LAS VEGAS -- Some Republican governors are softening on the party's hard-line toward tax increases for the wealthy, suggesting that GOP congressmen at least be open to rate hikes in exchange for a comprehensive fiscal agreement on taxes and entitlements.
"The people have spoken, I think we're going to have to be [flexible] now," said Virginia Gov. Bob McDonnell, when asked if his party would now have to be open to taxes on the highest earners. "Elections do have consequences. The president campaigned on that."
McDonnell, the outgoing head of the Republican Governors Association, made clear that raising taxes isn't his first choice. But he said that the political reality of a Democratic president and Democratic Senate makes it unlikely that a grand bargain can be struck without some compromise on raising revenues.
"As a piece of an overall package with tax reform that is more comprehensive, I think it's something that absolutely has got to be discussed," he said of tax hikes for the wealthy in an interview at the traditional post-election GOP governors' conference here. "We're in deep, deep trouble in America right now and I think with the president in power there's no way to get a budget solution that's spending cuts only."
Former Mississippi Gov. Haley Barbour, one of the most influential Republicans in the country, echoed McDonnell's assessment that Republicans should be open to upping the rates of the top filers in exchange for significant Democratic concessions on Social Security, Medicare and deficit reduction.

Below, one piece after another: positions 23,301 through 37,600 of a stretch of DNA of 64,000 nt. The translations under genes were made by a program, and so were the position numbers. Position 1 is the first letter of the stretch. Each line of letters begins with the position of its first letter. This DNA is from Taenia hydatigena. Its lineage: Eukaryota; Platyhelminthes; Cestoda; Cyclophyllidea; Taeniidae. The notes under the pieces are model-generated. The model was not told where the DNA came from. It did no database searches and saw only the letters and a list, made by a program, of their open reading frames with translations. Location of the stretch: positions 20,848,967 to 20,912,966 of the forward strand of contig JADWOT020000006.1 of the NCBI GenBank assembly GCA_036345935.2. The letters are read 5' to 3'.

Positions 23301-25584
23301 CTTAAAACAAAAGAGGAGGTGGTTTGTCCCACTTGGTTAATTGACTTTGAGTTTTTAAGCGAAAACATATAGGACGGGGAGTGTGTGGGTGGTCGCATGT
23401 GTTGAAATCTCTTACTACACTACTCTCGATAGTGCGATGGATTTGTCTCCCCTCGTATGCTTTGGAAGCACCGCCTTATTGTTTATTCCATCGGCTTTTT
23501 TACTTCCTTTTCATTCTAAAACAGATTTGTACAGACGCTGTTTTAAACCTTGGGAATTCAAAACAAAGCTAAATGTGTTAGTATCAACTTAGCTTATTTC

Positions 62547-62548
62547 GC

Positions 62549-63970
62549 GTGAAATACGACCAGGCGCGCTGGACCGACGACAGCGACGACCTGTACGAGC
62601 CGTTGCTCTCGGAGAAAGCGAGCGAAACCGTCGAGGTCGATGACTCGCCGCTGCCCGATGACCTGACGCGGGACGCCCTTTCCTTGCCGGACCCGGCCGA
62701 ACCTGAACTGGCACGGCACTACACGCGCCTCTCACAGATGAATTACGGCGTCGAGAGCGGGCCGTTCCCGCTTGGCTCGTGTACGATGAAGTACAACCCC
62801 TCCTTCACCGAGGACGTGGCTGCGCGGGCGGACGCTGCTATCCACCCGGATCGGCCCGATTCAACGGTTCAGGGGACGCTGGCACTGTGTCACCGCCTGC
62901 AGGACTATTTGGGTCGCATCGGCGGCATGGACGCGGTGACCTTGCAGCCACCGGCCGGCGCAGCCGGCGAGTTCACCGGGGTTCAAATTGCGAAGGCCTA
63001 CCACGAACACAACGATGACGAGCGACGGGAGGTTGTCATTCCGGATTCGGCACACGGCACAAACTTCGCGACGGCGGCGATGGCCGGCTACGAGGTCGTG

"If there's enough savings, if there's enough entitlement reform, if there's enough certainty about tax reform in the next few years, I would," Barbour said when asked whether his party should consider softening its opposition to letting the Bush tax cuts on the wealthiest expire.
Like McDonnell, the Mississippian indicated he'd rather not raise the top rate, calling it "bad economics" that could "hurt the recovery."
But Barbour also bowed to pragmatism.
"You can't be purist," Barbour said, adding: "If we don't do something now about entitlement reform it gets harder next year."
To hear such GOP heavyweights edge away from the Grover Norquist line is somewhat jarring. However, it underlines what many elite Republicans see as the urgent policy and political demands of the moment.
Idaho Gov. Butch Otter, a former longtime member of Congress, also warmed to higher rates for the wealthy in exchange for major Democratic concessions.